USC Digital Folklore Archives / Posts Tagged ‘childhood game’
Game
Humor

Oreo Practical Joke

As a practical joke on friends and family Grant as a child would lick the inside of an Oreo out and refill it with white-colored toothpaste. He would then put them back inside the Oreo container and offer them to people.

 

Background: Grant is a twenty-two year old raised in Los Angeles, CA with one younger sister.

Context: Grant told me this joke over lunch talking about funny things we would do as kids.

Analysis: In my opinion, practical jokes are so heavily connected to youth and a lighthearted motive that usually they are just funny and not something to ever get upset over. Especially with the practical joke Grant would play, it is ridiculous to be genuinely mad; more so than getting angry, you just want to get them back with another practical joke. Practical jokes have always been something I find intriguing because I could never think of one off the top of my head or ever have the courage to play a practical joke on another person. I think practical jokes are a compelling element of folklore because the willingness to play a practical joke and which practical joke you choose is a revealing element of someone’s character

Folk Dance
Kinesthetic

Risque Hokey Pokey

“There’s this song called the hokey pokey, and you kind of do it with your friends in a circle, usually at a party. You basically go along in the lyrics and they go (she pauses for a few seconds to recall the lyrics), ‘You put your right hand in. You put your right put your right hand in, and you shake it all about,’ and you keep doing that with each arm, leg, and after that you can start, like, doing different things, like you could do your butt, or you could do your nose (she pauses to think of other examples). There is a specific order you’re supposed to go in, and you’re supposed to go right hand, left hand, right foot left foot, head, butt, and then whole self, but usually if you’re with friends you’ll start shouting out really stupid things, like your elbow, etcetera, and there are risqué versions where people shout out stupid stuff.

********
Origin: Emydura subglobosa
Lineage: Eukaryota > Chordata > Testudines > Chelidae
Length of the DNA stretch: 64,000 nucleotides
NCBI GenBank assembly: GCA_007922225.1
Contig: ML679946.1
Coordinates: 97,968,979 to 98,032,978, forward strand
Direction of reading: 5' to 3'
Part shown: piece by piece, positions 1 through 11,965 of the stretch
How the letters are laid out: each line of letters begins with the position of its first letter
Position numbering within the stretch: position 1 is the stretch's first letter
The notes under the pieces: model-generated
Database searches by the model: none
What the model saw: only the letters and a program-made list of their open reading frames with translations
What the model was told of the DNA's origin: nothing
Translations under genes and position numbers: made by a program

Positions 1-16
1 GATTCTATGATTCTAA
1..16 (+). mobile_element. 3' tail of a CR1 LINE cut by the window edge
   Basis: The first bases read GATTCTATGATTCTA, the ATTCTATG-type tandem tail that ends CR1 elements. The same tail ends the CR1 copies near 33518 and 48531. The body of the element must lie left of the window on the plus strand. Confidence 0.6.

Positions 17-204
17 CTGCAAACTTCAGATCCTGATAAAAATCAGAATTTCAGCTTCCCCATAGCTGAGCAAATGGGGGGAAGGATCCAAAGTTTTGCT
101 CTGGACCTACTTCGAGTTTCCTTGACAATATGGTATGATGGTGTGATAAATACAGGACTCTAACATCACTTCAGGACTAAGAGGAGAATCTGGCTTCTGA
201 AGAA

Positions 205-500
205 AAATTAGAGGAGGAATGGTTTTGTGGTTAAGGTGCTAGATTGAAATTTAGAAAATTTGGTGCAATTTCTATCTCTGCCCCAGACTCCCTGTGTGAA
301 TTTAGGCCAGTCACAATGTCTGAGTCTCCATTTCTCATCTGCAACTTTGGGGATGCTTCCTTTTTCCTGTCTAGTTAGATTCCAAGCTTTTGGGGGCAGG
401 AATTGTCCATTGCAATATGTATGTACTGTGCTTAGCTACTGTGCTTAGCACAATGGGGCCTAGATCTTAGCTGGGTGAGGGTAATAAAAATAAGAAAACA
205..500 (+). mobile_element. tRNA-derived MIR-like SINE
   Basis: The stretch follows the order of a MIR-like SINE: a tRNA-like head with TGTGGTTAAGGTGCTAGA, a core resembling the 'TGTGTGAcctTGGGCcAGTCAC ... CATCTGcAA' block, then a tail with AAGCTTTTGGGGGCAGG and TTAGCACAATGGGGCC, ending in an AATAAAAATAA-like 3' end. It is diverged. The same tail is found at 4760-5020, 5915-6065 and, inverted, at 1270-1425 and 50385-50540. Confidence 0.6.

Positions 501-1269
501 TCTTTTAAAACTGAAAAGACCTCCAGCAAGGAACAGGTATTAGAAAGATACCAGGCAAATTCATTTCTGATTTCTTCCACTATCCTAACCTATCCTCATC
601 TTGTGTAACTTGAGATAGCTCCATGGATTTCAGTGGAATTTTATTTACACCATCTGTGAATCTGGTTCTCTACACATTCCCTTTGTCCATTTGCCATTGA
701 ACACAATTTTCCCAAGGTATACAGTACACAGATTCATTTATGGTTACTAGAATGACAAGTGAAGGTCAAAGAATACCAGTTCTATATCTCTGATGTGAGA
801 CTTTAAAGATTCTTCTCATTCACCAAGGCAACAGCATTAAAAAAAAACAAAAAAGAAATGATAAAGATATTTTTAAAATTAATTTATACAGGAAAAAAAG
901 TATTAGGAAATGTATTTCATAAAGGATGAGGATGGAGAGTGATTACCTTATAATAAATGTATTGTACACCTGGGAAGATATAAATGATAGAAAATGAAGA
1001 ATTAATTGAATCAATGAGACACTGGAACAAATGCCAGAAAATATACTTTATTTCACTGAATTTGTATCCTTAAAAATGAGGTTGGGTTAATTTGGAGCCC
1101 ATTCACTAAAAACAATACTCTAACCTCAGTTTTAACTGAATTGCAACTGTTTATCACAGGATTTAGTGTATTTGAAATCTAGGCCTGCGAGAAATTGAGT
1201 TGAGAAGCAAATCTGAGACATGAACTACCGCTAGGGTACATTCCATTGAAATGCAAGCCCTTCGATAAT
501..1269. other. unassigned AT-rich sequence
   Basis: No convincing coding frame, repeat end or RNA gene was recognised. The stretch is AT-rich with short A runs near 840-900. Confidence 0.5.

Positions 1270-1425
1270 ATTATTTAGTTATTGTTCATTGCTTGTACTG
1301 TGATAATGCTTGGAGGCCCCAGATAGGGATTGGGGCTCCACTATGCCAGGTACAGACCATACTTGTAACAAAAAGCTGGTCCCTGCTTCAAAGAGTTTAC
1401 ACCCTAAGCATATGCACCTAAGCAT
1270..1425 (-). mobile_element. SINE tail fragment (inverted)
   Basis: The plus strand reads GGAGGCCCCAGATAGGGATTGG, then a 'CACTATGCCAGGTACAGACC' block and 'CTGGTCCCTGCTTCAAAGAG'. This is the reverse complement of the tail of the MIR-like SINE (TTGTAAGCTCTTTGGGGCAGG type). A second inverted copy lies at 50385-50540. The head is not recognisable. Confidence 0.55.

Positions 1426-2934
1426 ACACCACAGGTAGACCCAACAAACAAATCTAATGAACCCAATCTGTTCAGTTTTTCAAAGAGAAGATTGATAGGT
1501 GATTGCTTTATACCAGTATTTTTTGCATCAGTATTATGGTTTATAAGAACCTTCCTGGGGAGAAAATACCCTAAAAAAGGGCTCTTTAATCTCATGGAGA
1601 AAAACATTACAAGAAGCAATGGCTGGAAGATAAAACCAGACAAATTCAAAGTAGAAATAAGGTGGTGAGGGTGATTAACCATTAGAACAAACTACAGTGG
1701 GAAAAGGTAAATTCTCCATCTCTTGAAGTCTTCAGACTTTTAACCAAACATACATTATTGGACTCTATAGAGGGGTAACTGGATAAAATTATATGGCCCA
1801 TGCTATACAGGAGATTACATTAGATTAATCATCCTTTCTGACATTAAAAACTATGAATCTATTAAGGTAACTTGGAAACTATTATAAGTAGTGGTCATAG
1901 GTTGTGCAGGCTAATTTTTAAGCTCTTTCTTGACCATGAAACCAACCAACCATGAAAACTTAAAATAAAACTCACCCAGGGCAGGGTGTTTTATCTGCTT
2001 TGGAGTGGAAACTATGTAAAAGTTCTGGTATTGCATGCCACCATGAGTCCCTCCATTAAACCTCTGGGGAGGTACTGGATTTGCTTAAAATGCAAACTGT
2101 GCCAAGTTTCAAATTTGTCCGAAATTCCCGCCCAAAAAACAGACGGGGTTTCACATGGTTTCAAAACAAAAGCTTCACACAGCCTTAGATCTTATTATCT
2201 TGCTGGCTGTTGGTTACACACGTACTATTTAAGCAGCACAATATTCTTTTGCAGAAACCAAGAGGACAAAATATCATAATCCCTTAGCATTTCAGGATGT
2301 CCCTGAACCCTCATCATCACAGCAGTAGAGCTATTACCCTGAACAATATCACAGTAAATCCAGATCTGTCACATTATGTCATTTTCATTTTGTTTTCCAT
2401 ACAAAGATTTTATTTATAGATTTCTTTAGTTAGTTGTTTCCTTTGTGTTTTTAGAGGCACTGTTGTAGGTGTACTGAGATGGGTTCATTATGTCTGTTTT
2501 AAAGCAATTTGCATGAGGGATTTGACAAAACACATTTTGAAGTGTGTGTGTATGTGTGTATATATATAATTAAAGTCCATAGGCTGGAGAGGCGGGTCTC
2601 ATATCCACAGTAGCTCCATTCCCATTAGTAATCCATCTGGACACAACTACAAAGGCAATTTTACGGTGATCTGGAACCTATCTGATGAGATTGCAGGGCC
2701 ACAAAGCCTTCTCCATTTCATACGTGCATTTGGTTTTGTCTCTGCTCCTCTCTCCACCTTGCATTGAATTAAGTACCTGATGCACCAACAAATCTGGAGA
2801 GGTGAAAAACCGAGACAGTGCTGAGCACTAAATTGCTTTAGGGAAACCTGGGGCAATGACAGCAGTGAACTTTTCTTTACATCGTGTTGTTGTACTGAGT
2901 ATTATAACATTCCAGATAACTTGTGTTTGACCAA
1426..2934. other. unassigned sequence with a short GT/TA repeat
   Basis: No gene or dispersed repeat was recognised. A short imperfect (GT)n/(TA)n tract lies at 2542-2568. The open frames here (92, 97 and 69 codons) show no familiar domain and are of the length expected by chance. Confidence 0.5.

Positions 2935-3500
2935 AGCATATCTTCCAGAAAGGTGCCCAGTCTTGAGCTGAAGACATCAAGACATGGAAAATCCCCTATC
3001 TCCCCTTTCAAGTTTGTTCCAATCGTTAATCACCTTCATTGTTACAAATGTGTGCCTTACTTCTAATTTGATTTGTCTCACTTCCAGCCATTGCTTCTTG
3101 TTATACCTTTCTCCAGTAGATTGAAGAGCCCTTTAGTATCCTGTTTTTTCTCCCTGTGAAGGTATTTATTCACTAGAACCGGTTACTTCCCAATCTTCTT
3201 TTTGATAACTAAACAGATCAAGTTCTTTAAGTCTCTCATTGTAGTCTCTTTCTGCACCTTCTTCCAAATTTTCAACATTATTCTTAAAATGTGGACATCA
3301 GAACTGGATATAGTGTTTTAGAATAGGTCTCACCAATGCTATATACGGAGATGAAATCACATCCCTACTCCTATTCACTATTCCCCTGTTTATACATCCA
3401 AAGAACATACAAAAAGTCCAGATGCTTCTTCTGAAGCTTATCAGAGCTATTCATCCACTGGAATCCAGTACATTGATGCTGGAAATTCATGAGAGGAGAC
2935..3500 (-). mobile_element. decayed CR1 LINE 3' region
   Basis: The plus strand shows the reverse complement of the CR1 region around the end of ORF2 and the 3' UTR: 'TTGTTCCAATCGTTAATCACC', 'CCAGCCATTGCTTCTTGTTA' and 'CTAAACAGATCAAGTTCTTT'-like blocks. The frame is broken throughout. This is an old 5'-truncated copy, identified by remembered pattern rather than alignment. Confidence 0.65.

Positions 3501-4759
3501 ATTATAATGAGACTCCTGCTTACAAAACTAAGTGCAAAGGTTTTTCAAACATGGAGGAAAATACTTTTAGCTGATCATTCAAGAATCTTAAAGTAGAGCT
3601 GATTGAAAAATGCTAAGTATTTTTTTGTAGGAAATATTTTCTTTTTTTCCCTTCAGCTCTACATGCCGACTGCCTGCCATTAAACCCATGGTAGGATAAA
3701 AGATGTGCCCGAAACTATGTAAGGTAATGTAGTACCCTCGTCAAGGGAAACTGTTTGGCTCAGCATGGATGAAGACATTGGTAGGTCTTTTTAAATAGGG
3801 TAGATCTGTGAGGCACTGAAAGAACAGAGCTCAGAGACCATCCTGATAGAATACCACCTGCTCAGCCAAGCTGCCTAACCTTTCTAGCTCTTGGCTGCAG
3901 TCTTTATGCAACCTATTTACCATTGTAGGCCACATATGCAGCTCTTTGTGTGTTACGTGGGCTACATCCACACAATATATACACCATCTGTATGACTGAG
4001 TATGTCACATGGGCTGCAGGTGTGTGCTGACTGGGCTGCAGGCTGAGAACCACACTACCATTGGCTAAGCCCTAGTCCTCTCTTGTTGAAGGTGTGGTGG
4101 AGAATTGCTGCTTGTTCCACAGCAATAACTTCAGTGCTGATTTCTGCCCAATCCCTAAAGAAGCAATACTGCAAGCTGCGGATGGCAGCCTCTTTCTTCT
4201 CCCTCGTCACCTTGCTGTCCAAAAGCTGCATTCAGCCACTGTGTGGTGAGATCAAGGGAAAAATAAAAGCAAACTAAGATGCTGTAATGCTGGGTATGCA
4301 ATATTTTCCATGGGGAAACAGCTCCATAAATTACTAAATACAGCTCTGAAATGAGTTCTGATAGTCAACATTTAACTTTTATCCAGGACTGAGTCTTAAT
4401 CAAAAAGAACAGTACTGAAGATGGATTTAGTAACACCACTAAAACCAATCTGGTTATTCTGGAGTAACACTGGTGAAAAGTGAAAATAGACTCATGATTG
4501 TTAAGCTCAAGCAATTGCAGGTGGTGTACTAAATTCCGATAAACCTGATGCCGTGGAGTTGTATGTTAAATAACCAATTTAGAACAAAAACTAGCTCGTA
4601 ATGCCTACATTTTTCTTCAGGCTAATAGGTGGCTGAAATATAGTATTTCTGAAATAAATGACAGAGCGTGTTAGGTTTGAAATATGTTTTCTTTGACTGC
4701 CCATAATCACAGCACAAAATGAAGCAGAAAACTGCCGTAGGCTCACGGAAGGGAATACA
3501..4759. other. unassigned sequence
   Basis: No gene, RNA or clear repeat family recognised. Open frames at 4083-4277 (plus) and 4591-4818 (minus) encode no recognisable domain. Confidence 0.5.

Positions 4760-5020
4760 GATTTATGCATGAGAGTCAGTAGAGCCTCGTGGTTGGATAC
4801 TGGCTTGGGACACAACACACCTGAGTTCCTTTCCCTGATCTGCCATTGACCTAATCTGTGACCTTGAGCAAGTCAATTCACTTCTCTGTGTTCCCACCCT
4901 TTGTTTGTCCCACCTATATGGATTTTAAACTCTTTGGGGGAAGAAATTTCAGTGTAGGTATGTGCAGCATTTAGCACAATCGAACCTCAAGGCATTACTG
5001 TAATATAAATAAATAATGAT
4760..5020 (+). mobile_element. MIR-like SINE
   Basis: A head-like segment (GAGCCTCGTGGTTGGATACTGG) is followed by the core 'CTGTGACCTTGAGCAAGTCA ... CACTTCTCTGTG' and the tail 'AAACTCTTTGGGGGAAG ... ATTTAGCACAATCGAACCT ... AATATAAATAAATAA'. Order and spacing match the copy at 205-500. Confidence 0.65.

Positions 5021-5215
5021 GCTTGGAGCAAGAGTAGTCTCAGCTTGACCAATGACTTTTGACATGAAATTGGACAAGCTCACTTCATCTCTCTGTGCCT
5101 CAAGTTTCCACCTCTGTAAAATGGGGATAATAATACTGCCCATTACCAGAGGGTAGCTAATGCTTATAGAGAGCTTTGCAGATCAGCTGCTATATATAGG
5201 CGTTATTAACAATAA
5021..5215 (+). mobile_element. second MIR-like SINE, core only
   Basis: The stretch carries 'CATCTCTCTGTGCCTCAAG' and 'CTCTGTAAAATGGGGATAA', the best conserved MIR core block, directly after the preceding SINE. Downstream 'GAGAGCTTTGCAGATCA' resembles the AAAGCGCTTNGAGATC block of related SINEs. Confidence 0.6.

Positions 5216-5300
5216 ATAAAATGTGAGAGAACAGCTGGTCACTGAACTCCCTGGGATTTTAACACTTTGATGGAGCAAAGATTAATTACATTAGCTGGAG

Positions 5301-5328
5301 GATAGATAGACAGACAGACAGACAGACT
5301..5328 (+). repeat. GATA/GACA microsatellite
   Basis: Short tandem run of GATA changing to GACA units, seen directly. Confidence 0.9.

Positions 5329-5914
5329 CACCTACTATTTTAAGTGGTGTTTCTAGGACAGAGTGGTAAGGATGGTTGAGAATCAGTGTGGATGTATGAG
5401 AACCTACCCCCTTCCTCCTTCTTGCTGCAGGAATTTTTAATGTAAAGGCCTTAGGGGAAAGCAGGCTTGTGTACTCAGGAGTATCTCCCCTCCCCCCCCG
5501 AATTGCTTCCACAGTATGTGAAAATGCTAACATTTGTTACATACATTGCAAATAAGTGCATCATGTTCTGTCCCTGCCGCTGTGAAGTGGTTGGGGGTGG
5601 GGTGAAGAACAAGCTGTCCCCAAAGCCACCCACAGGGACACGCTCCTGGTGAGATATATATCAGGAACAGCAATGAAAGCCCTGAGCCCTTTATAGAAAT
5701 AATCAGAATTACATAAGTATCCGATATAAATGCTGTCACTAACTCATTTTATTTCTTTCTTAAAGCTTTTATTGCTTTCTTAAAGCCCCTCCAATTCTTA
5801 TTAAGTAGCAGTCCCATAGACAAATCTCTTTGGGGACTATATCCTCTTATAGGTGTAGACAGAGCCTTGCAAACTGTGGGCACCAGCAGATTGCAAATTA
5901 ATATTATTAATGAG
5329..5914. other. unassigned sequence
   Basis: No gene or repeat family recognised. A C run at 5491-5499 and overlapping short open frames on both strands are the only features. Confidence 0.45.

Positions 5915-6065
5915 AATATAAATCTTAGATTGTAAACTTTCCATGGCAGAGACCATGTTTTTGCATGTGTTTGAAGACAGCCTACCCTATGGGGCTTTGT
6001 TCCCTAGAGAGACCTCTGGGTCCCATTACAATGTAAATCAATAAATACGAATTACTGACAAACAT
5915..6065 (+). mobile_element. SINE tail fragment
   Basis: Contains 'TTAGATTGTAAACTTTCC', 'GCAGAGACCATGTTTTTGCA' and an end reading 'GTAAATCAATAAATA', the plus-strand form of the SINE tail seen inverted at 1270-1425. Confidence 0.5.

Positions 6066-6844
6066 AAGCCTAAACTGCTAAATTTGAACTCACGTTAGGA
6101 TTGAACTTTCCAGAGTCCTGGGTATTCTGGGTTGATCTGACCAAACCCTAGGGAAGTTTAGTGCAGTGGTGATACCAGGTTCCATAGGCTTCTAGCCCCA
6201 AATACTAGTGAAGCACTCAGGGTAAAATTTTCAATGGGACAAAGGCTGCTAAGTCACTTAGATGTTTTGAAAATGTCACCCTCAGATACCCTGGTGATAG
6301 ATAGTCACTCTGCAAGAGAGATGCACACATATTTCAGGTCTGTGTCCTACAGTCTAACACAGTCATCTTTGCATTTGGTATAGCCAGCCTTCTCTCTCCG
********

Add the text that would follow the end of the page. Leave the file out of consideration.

Background Information and Context:

“[You play while] gathering with friends, and it’s a really big cultural thing. It’s like one of those [games] that everyone knows. Everyone did the hokey pokey, and it’s really easy to join in because you learn it when you are really young. The first time I did the hokey pokey was in elementary school, like first or second grade, but last year I was walking with my friend, and I said, ‘put your left hand in and shake it,’ but then she started doing it, and then I joined in and another friend joined in. We were just standing outside New North doing the hokey pokey, but we did the risqué version because, you know, college students are stupid.”

Collector’s Notes:

I was surprised to hear about the hokey pokey not once, but twice while collecting items for the folklore archive. I hadn’t heard of anyone doing the dance since I was in elementary school and did the dance, myself. I was even more surprised to hear of a risqué version of the dance given the childish connotations I had with it. Thinking about it now, this parody is not too different from those one will find of childhood shows on YouTube, adapting original material for a more sexual connotation. The purpose is usually humor, and the act of doing a risqué version of any childhood activity could be considered a coming of age of sorts. It is significant that, here, at college, one can engage in content that was once taboo, and there is no parental or teacher supervision that can stop that.

Game

Red Rover

The informant is my mother, who was born and raised in North Vancouver, Canada. She has two older brothers, and both of her parents immigrated from the United Kingdom when they were adults. She worked in accounting until she retired at the age of 50. She is widowed and has two children: myself and my brother, who has Cerebral Palsy.

This is a popular children’s playground game that she played when she was younger.

“Well, Red Rover. You stand in a line, holding your arms together, and then you call someone over and they try to break through the line. “Red Rover Red Rover we call…Jennifer over.” And then Jennifer will come running through and try to choose the weakest spot between the arms that she thinks she can break through, and… if she breaks through, I don’t what, I don’t remember what happens if you break through. I think you get to go back. If you don’t break through, you have to join the line. You’re part of the row—you’re part of the line.”

What’s the goal of the game?

“To be the last man standing, to be the person who breaks through all the time. To be the strongest [laughs].”

Analysis:

This common children’s game may seem fairly innocuous, but I think that it sheds a lot of light on social hierarchies in North American societies. The goal of the game is to keep breaking through the wall of people standing before the player. Not only does this mean that the social currency gained from winning the game is given to the “strongest” player, but it also establishes that one should be looking to break through barriers; those who don’t become part of the conglomerate. This may reflect some of the social values found in capitalist societies.

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